Gastric Bypass Surgery—Long Term Results
Losing weight is a challenge. But as many people learn firsthand that keeping off the weight you lose becomes a challenge in and of itself. The fear of weight regain is often in the back of people’s minds as they approach weight loss surgery.
After so much work, what are the chances that a few years from now the weight is just going to come back?
Well, thanks to a study completed by researchers at the University of Utah School of Medicine you may be able to put some of these fears to rest. In a prospective study that evaluated the weight loss endeavors of participants ranging in age from 18 to 72 who were undergoing or planned to undergo gastric bypass surgery it was found that patients were still reaping the benefits of gastric bypass six years down the road. The study followed the weight loss efforts of more than 1,150 participants over the course of six years.
The researchers found that six years after bariatric surgery those who underwent gastric bypass were still experiencing health benefits from their weight loss operation.
Among these benefits were:
- Over a 30 percent reduction in body weight
- 60 percent remission rate from type 2 diabetes
- Significantly improved cardiovascular health
- Improved metabolic health
The participants who had gastric bypass surgery were compared with those who struggled with obesity but had no history or plans to undergo bariatric surgery, as well as with those who wished to undergo bariatric surgery but were unable to. The overall health of this control group after six years was significantly less well-off than those who had gastric bypass.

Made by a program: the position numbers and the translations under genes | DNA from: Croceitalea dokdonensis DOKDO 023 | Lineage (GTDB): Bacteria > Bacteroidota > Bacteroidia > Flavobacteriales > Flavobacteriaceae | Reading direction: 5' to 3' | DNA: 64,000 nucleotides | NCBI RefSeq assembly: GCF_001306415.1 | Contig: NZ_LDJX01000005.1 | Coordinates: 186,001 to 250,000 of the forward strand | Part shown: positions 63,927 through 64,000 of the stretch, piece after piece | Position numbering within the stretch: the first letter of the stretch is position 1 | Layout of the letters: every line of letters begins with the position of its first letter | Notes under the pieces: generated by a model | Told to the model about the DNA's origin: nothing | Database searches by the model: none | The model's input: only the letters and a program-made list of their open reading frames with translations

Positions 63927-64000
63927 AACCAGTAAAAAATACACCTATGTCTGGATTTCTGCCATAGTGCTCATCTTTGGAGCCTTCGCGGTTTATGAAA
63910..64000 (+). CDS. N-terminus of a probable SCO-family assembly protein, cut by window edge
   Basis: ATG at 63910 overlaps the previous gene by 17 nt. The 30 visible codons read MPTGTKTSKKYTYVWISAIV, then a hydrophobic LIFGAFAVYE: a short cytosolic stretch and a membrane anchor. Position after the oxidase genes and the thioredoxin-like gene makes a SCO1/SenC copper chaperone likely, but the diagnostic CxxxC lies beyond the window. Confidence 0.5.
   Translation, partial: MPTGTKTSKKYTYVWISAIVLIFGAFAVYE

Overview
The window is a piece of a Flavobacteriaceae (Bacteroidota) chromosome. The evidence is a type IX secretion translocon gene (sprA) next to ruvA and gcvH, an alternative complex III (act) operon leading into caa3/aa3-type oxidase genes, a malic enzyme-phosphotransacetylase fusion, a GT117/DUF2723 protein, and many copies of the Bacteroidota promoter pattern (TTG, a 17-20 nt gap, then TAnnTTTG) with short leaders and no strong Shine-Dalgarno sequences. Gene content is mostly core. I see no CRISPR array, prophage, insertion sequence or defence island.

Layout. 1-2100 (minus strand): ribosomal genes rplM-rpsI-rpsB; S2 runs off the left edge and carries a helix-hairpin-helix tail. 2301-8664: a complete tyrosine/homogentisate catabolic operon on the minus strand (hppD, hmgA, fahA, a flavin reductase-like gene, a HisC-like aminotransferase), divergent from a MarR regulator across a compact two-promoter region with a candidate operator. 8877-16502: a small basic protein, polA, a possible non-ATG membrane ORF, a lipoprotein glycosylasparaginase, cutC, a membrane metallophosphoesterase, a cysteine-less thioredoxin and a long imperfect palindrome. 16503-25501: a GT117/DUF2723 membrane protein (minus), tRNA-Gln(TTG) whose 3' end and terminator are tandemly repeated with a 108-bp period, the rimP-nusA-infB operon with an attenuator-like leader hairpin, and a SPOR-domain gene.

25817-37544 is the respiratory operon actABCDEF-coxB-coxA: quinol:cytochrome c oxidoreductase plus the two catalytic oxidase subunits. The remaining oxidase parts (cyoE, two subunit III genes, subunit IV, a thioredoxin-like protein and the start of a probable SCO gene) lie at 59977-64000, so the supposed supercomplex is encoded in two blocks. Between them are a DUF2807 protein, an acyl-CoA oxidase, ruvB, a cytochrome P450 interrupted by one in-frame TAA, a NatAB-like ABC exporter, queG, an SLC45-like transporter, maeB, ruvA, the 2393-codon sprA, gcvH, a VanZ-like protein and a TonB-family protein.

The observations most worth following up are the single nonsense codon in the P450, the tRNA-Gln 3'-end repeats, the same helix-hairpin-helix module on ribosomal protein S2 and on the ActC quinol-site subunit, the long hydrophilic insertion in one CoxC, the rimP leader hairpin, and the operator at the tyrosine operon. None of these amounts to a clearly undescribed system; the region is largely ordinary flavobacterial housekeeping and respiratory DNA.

Compared to the 30 percent weight loss experienced by the gastric bypass group, those who did not have bariatric surgery experienced a two percent weight gain on average. The non-surgical group did not experience any of the improvements in their cardiovascular or metabolic health as the surgical group did. Diabetes rates among the control group also remained unchanged.
This large study is still going on, as the researchers plan on assessing health rates at the ten year post-surgical follow-up mark. However, even after six years this may give some peace of mind to those considering gastric bypass surgery to lose weight.